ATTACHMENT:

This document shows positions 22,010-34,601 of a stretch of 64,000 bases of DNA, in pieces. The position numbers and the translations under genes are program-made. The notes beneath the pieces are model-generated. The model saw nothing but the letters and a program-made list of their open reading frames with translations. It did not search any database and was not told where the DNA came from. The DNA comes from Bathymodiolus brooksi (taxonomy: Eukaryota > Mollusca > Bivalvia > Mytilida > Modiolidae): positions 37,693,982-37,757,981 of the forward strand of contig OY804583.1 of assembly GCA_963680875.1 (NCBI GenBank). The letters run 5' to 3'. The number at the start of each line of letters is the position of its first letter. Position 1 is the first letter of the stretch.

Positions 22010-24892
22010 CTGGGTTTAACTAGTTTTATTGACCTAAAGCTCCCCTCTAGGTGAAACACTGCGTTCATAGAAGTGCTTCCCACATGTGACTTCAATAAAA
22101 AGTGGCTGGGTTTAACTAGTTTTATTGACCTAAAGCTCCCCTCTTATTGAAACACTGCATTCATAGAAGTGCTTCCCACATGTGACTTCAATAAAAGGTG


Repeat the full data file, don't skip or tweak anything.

This document shows positions 22,010-34,601 of a stretch of 64,000 bases of DNA, in pieces. The position numbers and the translations under genes are program-made. The notes beneath the pieces are model-generated. The model saw nothing but the letters and a program-made list of their open reading frames with translations. It did not search any database and was not told where the DNA came from. The DNA comes from Bathymodiolus brooksi (taxonomy: Eukaryota > Mollusca > Bivalvia > Mytilida > Modiolidae): positions 37,693,982-37,757,981 of the forward strand of contig OY804583.1 of assembly GCA_963680875.1 (NCBI GenBank). The letters run 5' to 3'. The number at the start of each line of letters is the position of its first letter. Position 1 is the first letter of the stretch.

Positions 22010-24892
22010 CTGGGTTTAACTAGTTTTATTGACCTAAAGCTCCCCTCTAGGTGAAACACTGCGTTCATAGAAGTGCTTCCCACATGTGACTTCAATAAAA
22101 AGTGGCTGGGTTTAACTAGTTTTATTGACCTAAAGCTCCCCTCTTATTGAAACACTGCATTCATAGAAGTGCTTCCCACATGTGACTTCAATAAAAGGTG